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06:45, 29 May 2017 Monday
Update: 04:07, 14 February 2017 Tuesday

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Kenya to get $250M to fund climate-smart agriculture
Kenya to get $250M to fund climate-smart agriculture

Climate-smart agriculture aims to transform agricultural systems to ensure food security in a changing climate

World Bulletin / News Desk

The World Bank Monday approved $250 million for a “climate-smart agriculture” project to boost agricultural productivity and build resilience to climate change in poor farming and pastoral communities in Kenya.

In a statement, the World Bank said the money can also be used in the event of an eligible crisis or emergency, to provide an immediate and effective response.

“Despite an apparent decline in poverty overall (in Kenya), reducing poverty and increasing shared prosperity remain formidable challenges, particularly for rural people,” said the bank.

“Western and coastal areas benefit from better natural resource endowments, but the poor remain prone to insect- and water-borne disease, and agricultural potential in some areas is limited by flood-induced land degradation,” the statement added.

The UN’s Food and Agriculture Organization defines climate smart agriculture “as an approach that helps to guide actions needed to transform and reorient agricultural systems to effectively support development and ensure food security in a changing climate."

The World Bank says that climate-smart agriculture is important in Kenya, especially since only 17 percent of the land, home to 80 percent of the population, has medium to high rainfall which is suitable for crop production.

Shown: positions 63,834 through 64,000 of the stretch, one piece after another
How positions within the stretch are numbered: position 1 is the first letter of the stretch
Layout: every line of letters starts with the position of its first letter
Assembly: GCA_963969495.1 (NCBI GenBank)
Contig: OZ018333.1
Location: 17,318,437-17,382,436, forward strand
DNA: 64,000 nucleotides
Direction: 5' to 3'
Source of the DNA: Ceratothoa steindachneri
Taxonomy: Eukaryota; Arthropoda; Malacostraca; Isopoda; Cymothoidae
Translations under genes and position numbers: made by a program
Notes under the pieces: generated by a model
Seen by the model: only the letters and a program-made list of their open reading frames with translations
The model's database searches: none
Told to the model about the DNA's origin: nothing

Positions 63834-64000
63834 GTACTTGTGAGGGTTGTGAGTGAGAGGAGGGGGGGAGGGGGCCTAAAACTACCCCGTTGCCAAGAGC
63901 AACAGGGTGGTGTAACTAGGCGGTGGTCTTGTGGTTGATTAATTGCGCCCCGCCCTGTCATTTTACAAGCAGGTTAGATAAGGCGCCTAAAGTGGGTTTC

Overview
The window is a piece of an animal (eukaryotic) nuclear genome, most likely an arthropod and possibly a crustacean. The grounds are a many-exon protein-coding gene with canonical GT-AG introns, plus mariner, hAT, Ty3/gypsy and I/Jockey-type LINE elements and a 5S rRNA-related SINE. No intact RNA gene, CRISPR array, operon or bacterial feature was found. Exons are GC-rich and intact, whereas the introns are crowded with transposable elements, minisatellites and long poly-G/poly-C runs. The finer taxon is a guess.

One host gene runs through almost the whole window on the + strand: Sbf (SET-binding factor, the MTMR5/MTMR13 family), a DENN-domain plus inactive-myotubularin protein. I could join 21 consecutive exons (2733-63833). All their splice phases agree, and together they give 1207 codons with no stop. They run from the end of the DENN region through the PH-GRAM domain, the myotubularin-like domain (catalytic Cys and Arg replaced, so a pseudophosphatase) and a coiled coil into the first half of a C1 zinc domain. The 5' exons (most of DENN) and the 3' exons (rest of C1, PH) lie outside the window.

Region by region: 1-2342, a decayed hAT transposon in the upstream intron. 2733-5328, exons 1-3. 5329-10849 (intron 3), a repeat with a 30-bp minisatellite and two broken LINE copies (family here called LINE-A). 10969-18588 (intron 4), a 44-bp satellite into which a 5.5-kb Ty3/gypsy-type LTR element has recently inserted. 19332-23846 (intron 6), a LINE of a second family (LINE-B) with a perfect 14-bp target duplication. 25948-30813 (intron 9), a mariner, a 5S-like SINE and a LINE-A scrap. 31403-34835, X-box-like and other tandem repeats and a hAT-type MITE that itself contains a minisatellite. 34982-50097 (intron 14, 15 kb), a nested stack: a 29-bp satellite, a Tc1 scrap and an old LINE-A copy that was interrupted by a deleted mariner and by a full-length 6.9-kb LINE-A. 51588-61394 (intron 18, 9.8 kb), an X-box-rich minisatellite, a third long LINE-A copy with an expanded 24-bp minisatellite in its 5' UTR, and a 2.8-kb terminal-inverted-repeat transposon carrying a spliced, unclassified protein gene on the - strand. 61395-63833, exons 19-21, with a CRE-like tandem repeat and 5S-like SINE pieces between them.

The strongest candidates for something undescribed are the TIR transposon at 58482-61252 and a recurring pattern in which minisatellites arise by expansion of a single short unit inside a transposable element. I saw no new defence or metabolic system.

The project will be implemented over five years, with an estimated cost of $279.7 million, of which the International Development Association (IDA) will finance $250 million, Kenya $15.9 million, and county governments $8.3 million.

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Libya extremist group Ansar al-Sharia announces dissolution
Libya extremist group Ansar al-Sharia announces dissolution

The Libyan jihadist group Ansar al-Sharia, which is linked to Al-Qaeda and deemed a terrorist organisation by the UN and United States, announced its "dissolution" in a communique published online on Saturday. Washington accuses the group of being behind the September 11, 2012 attack on the US consulate in the eastern city of Benghazi in which ambassador Christopher Stevens and three other Americans were killed. Ansar al-Sharia is one of the jihadist groups that sprung up in Benghazi, Libya's second largest city, in the chaos following the death of dictator Moamer Kadhafi in 2011. They overran the city in 2014. East Libyan military strongman Khalifa Haftar earlier this month launched an offensive to oust jihadist fighters from their two remaining strongholds in Benghazi. In its communique Ansar al-Sharia said it had been "weakened" by the fighting. The group lost its leader, Mohammed Azahawi, in clashes with Haftar's forces in Benghazi at the end of 2014. Most of its members then defected to the so-called Islamic State group. Ansar al-Sharia later joined the Revolutionary Shura Council of Benghazi, a local alliance of Islamist militias. At its zenith, Ansar al-Sharia was present in Benghazi and Derna in eastern Syria, with offshoots in Sirte and Sabratha, western Libya. The organisation took over barracks and other sites abandoned by the ousted Kadhafi forces and transformed them into training grounds for hundreds of jihadists seeking to head to Iraq or Syria.